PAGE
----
In this article, Patrice Sartre, then Colonel, commanding the North Turquoise group in Kibuye, recognizes " the cruel Bevue of Bisesero em>". He says, " One of the difficulties of the theater level of the Turquoise operation will undoubtedly be the attitude of the element of the special forces. At the episode of Bisesero, while the general commander the Turquoise operation understood the tragic situation in these hills and reported it to the EMA, it is the point of view of the special forces of the operation which had prevailed and leads to a too late reaction. This anti-Tutsi prejudice will give the entire operation an offset aggressive image of the UN mandate ".
General Patrice Sartre confesses here that it is by a deliberate decision that the French soldiers of the Special Operations Command (COS) did not come on June 27, 1994 to rescue the Tutsi survivors in Bisesero, who were hunted down as wild beasts for three months by the Rwandan government killers. This decision was taken at the level of the Élysée Palace with which, he said, the special forces were in direct contact. It is therefore confirmed that the date of June 29 appearing on the telegram given to justice, in which Lieutenant-Colonel Duval gave an account of his meeting with the Tutsi on June 27, was probably falsified.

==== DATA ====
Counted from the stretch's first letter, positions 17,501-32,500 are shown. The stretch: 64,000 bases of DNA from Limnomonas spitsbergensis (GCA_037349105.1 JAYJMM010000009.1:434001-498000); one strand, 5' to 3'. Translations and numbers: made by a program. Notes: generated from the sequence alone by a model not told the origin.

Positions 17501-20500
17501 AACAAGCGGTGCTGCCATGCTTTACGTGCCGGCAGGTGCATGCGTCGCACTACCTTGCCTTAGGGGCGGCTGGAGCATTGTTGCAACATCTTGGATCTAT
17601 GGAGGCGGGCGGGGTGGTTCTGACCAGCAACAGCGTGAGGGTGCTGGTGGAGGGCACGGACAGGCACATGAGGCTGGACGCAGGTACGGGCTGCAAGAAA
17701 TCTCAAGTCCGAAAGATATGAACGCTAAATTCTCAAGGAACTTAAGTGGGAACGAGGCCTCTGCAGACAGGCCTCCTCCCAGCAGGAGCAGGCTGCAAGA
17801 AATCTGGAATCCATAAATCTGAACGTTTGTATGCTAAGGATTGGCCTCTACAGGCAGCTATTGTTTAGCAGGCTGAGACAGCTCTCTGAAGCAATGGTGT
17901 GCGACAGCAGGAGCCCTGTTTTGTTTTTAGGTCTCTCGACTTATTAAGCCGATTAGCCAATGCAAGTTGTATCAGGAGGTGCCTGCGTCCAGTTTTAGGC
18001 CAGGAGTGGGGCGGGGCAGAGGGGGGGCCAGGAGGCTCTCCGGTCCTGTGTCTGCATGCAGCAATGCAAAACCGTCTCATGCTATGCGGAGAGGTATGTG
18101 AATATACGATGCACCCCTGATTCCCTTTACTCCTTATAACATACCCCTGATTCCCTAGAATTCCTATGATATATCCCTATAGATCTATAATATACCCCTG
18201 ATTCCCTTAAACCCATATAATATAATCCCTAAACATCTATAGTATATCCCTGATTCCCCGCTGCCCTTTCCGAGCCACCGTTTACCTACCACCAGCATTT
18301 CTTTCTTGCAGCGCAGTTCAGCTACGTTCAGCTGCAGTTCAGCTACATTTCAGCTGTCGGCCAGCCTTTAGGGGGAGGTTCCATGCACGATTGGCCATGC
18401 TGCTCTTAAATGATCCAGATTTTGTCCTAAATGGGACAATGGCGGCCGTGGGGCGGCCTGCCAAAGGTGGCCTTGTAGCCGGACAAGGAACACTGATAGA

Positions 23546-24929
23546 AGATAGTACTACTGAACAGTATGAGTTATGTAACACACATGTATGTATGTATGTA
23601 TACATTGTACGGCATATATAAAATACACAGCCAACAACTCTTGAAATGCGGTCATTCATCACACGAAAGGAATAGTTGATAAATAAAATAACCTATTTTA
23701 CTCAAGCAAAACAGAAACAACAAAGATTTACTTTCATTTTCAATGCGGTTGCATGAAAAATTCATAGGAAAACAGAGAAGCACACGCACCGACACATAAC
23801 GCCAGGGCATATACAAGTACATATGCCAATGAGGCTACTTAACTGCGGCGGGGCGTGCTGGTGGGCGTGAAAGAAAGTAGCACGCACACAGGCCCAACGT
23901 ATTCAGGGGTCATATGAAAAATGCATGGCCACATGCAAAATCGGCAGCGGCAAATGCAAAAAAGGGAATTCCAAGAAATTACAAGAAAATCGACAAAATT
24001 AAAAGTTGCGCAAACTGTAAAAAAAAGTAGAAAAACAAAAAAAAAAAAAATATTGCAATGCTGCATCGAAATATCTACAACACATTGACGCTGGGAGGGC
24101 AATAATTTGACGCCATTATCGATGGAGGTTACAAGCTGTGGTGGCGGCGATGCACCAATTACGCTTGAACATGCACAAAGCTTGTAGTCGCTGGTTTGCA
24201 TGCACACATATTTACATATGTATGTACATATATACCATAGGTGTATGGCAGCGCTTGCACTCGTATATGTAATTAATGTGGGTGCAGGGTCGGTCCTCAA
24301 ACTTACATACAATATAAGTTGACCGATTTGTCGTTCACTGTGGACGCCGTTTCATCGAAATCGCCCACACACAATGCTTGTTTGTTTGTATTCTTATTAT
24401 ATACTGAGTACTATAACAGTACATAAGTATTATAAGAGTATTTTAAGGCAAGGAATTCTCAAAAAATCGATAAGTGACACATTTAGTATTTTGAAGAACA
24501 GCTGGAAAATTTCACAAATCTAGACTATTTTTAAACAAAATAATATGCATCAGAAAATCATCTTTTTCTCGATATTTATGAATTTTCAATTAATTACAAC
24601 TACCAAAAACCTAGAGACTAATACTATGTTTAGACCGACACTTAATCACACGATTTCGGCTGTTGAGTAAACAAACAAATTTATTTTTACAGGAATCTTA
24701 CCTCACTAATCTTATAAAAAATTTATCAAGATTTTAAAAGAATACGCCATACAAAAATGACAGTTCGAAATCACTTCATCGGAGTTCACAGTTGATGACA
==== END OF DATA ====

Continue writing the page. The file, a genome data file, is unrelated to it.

Logically, this admission should relaunch the investigation of legal complaints by Rwandan survivors against the French army for complicity in genocide, while the judge had decided to stop his investigation into Bisesero. If Patrice Sartre exonerates General Lafourcade, commander of Operation Turquoise, the same is not true of General Jacques Rosier, commander of the COS detachment, of the Chief of Staff of the french army, Admiral Jacques Lanxade (who spoke of " tutsi maquis " in the Conseil Restreint on June 29) and of the particular chief of staff at the Presidency of the Republic, General Christian Quesnot.